Births Deaths Marriages, Enslaved People, Free People of Color, North Carolina, Other Documents, Paternal Kin

The estate of Solomon Williams.


Vicey Artis, a free woman of color, and Solomon Williams, a slave, had eleven children together – Zilpha Artis Wilson, Adam Toussaint Artis, Jane Artis Artis, Loumiza Artis Artis, Charity Artis, Lewis Artis, Jonah Williams, Jethro Artis, Jesse Artis, Richard Artis and Delilah Williams Exum — before they were able to marry legally.  On 31 August 1866, they registered their 35-year cohabitation in Wayne County.  Vicey died soon after, but Solomon lived until 1883.  The document above, found among Solomon’s estate papers, names son Jonah as administrator and lists his and Vicey’s six surviving children and the heirs of their deceased children.

Little is known about Solomon. He was born about 1800. A few slaveowning Williams families lived in Vicey Artis’ vicinity in Greene County, but there is no evidence to link Solomon to them. He appears in the 1870 and 1880 censuses of Nahunta township, Wayne County, heading households comprised of his daughters and their children, and is recorded as father on the marriage licenses of daughter Lomisy (Loumiza) Williams and son Adam Artis and the death certificates of children Jonah Williams, Richard Artis and Delila Exum.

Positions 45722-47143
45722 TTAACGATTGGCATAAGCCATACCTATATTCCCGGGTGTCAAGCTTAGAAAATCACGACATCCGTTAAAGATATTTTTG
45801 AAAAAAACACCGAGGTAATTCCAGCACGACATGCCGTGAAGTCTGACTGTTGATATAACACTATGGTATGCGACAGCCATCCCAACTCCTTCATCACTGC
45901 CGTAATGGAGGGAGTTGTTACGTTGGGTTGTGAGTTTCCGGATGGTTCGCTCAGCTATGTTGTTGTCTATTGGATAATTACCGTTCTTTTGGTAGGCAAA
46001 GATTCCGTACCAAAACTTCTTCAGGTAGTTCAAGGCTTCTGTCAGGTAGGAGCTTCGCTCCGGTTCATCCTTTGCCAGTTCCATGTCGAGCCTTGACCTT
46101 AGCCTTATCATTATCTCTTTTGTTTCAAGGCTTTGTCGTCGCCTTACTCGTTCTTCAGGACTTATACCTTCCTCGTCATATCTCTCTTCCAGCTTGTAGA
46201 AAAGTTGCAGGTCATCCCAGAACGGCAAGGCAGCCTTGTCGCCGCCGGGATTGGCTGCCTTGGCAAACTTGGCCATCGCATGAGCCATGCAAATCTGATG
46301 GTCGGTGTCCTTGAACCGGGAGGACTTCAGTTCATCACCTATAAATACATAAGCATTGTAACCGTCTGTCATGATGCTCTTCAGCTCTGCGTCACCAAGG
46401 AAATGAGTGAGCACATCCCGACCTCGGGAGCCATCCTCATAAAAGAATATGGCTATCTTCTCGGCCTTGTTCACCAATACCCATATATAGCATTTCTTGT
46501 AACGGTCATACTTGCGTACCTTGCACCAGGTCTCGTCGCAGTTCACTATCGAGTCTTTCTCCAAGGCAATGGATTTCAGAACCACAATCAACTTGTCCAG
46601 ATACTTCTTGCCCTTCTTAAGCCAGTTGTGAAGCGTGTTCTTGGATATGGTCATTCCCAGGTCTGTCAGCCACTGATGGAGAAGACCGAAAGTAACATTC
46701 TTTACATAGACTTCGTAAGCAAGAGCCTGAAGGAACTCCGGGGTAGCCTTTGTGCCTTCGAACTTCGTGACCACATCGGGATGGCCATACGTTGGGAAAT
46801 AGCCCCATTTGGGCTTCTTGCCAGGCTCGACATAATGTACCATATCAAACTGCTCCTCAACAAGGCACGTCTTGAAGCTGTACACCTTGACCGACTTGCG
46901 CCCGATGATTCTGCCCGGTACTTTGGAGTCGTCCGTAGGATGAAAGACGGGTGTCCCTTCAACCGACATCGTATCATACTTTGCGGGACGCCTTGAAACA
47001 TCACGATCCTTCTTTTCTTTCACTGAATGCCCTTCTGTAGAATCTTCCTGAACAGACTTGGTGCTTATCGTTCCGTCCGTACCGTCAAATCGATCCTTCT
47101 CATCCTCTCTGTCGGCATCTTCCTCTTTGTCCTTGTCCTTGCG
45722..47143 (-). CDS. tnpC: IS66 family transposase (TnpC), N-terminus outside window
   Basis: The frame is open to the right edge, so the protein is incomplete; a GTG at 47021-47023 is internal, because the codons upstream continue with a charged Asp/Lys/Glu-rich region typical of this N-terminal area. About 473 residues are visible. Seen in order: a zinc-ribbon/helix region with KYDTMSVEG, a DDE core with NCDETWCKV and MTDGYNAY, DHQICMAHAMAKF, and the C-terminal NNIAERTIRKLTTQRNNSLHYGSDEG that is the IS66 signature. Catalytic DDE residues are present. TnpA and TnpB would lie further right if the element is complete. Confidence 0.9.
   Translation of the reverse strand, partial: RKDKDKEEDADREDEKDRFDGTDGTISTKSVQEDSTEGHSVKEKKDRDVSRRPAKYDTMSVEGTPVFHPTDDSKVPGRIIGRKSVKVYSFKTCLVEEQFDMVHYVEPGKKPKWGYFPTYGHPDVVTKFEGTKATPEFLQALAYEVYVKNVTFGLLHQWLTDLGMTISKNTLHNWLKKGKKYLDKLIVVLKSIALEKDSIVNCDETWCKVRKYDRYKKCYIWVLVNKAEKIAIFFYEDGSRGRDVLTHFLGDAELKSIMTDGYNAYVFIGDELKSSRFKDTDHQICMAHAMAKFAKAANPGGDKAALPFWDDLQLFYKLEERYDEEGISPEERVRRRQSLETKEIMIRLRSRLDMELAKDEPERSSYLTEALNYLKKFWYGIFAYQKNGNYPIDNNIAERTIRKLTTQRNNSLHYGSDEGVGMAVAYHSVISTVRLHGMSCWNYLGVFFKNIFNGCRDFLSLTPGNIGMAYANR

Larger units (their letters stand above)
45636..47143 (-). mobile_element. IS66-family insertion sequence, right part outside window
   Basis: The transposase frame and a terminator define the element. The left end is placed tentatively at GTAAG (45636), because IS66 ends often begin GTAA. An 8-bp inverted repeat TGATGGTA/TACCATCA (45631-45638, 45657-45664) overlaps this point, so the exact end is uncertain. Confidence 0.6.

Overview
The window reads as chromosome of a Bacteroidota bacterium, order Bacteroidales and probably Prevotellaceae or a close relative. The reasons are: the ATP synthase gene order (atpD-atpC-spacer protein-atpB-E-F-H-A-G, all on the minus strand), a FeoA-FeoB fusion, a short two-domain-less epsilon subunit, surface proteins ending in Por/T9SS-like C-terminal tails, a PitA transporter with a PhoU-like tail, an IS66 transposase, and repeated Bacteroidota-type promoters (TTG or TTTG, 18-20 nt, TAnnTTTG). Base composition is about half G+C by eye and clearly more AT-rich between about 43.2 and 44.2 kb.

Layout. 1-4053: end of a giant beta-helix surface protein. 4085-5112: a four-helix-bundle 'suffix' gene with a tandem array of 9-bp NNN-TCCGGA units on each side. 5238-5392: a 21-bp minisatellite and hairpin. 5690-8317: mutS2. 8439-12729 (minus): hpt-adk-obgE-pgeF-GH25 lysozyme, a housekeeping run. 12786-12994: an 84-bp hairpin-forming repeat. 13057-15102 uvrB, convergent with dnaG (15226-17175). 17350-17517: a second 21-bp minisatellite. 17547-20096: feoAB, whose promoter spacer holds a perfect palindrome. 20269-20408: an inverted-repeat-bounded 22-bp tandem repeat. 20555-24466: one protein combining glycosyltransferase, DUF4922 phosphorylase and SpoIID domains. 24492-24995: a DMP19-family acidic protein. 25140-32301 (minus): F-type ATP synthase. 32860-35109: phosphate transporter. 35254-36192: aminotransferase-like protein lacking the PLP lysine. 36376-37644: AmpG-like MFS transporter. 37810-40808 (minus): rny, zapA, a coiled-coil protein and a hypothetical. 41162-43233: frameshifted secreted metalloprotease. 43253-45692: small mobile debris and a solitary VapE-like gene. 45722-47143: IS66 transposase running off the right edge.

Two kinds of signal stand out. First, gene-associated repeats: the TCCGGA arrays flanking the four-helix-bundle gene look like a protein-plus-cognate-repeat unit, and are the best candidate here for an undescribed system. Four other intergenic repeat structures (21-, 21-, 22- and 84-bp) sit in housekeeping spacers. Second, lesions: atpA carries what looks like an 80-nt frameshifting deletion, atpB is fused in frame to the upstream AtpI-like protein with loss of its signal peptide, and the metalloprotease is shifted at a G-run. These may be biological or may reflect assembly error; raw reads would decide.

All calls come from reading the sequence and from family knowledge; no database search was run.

12 thoughts on “The estate of Solomon Williams.

  1. Pingback: What’s in a name? | Scuffalong: Genealogy.

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  6. Pingback: Jonah Williams and the Turner Swamp Primitive Baptist Association. | Scuffalong: Genealogy.

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  8. Pingback: Book of Negroes. | Scuffalong: Genealogy.

  9. Pingback: Collateral kin: Celia Artis and family. | Scuffalong: Genealogy.

  10. Pingback: Greene County Artises. | Scuffalong: Genealogy.

  11. Pingback: First-generation freedom, pt. 2. | Black Wide-Awake

  12. Pingback: Nineteen and a half acres. | Black Wide-Awake

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